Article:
Edward VIII became King in January of 1936 and abdicated in December. His reign was controversial because of his desire to marry the American Wallis Simpson. Simpson was already divorced once; she divorced her second husband so she could marry King Edward. A problem, however, existed because Edward was the Supreme Governor of the Church of England, which prohibited remarriage after divorce. The Government advised him that he could not marry while he was King, so he indicated a desire to abdicate and marry Simpson. The abdication was not unilateral, as the Act of Settlement provided that the Crown go to the heir of Sophia, Electress of Hanover, regardless of that person's willingness to rule. Therefore, Parliament had to pass a special Act in order to permit Edward to abdicate, which he did.

Edward's brother, Albert Frederick Arthur George, became King. He chose to rule as George VI to create a link in the public's mind between him and the previous Kings of the same name during a time of crisis. Edward, meanwhile, was made Duke of Windsor and the issue of his marriage to Simpson were excluded from the line of succession.

George VI

When George took power in 1936, the popularity of the Royal Family had been damaged by the abdication crisis. It was, however, restored when George and his wife, Queen Elizabeth, led the nation and boosted morale during World War II. During the war, Britain was led by one of its most famous Prime Ministers, Sir Winston Churchill.

Following the War, the United Kingdom began to lose several of its overseas possessions. In 1947, India became independent and George lost the title of Emperor of India. Until 1950, however, he remained King of India while a constitution was being written. George was also the last King of Ireland; the Irish established a republic in 1949.

George died in 1952 from lung cancer. His daughter Elizabeth succeeded him.

Elizabeth II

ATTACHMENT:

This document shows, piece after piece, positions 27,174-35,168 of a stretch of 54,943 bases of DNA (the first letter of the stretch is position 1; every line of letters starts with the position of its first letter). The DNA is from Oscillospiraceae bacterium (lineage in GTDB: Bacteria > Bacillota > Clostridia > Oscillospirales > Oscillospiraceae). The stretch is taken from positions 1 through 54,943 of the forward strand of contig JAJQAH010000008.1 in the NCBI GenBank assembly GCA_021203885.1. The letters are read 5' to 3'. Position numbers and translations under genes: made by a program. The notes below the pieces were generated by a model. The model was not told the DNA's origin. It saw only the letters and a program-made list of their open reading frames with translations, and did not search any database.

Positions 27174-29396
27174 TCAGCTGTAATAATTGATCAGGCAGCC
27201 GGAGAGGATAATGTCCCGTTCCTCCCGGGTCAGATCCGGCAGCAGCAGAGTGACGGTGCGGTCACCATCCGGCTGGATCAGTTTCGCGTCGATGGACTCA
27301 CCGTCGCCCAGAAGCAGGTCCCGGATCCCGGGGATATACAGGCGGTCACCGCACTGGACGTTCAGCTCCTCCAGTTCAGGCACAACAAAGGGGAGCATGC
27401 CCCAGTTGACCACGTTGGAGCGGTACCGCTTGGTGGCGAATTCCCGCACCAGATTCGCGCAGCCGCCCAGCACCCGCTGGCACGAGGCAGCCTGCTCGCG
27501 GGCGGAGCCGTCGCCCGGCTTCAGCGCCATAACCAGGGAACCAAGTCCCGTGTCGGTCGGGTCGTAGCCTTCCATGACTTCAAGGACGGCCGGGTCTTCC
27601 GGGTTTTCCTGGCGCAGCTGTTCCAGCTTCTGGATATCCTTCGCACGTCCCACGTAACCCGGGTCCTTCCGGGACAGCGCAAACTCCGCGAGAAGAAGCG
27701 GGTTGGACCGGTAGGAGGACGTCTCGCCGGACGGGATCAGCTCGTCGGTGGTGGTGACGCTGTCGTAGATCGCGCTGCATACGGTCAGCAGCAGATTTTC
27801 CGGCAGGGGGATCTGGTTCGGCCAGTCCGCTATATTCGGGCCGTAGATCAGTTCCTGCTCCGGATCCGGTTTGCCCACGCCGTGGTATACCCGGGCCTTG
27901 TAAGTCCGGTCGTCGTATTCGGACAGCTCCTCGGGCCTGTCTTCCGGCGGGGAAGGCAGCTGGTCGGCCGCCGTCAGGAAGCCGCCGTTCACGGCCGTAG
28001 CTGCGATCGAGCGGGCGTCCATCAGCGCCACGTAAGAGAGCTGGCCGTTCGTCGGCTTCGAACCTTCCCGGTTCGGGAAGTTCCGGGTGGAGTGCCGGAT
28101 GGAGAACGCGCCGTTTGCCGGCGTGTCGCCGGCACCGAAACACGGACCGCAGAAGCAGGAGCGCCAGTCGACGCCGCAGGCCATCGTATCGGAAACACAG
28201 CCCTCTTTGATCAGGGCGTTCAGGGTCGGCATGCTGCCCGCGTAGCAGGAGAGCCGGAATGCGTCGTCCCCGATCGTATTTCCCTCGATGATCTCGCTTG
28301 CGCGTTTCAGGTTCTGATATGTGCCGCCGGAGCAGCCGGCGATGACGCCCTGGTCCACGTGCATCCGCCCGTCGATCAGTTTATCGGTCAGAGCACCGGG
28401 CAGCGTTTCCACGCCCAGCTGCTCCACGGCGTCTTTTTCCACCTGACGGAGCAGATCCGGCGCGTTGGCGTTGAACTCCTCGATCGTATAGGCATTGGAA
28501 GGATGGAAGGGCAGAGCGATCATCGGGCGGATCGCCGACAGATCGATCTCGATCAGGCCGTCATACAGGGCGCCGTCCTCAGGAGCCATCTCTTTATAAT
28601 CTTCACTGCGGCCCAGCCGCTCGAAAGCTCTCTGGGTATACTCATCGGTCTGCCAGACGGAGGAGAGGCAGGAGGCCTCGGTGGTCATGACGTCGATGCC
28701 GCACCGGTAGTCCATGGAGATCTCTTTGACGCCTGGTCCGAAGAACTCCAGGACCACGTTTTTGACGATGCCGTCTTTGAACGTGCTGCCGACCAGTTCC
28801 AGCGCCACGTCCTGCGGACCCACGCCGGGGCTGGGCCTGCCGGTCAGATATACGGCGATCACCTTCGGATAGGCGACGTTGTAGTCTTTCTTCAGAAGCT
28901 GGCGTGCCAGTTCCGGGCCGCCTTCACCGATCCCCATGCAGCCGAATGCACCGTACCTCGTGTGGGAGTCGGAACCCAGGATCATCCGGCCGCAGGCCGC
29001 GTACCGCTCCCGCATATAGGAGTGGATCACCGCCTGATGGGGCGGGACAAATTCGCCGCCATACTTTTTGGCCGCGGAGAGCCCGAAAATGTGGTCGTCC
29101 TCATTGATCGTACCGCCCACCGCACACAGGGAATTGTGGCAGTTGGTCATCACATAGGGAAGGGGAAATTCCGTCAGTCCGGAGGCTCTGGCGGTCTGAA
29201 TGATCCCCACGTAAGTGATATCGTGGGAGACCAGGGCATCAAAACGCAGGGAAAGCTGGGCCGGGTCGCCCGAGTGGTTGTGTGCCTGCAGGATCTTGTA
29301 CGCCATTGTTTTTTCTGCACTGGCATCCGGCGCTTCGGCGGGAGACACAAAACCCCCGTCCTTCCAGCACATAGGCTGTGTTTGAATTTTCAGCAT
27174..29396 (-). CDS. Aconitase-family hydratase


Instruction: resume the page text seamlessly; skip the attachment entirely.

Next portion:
During Elizabeth's reign, there have been several important constitutional developments. A notable one occurred in 1963, when Conservative Prime Minister Harold Macmillan resigned. There was no clear leader of the Conservative Party, but many favoured Richard Austen Butler, the Deputy Prime Minister. Harold Macmillan advised the Queen, however, that senior politicians in the party preferred Alec Douglas-Home, 14th Earl of Home. Elizabeth accepted the advice and appointed the Earl of Home to the office of Prime Minister, marking the last time a member of the House of Lords would be so appointed. Home, taking advantage of the Peerage Act passed in 1963, "disclaimed" his peerage. A Conservative member of the House of Commons vacated his seat, allowing Home to contest the by-election for that constituency and become a member of the House of Commons.

There have also been many recent constitutional developments in the nation. The office of Prime Minister increased greatly in power under the Conservative Prime Minister Margaret Thatcher (the "Iron Lady") and the Labour Prime Minister Tony Blair. Under Blair, many of Parliament's lawmaking functions were devolved to local administrations in Scotland, Wales and Northern Ireland. In 1999, the House of Lords Act was passed, removing the automatic right of hereditary peers to sit in the House.

Elizabeth II continues to reign; her heir is Charles, Prince of Wales.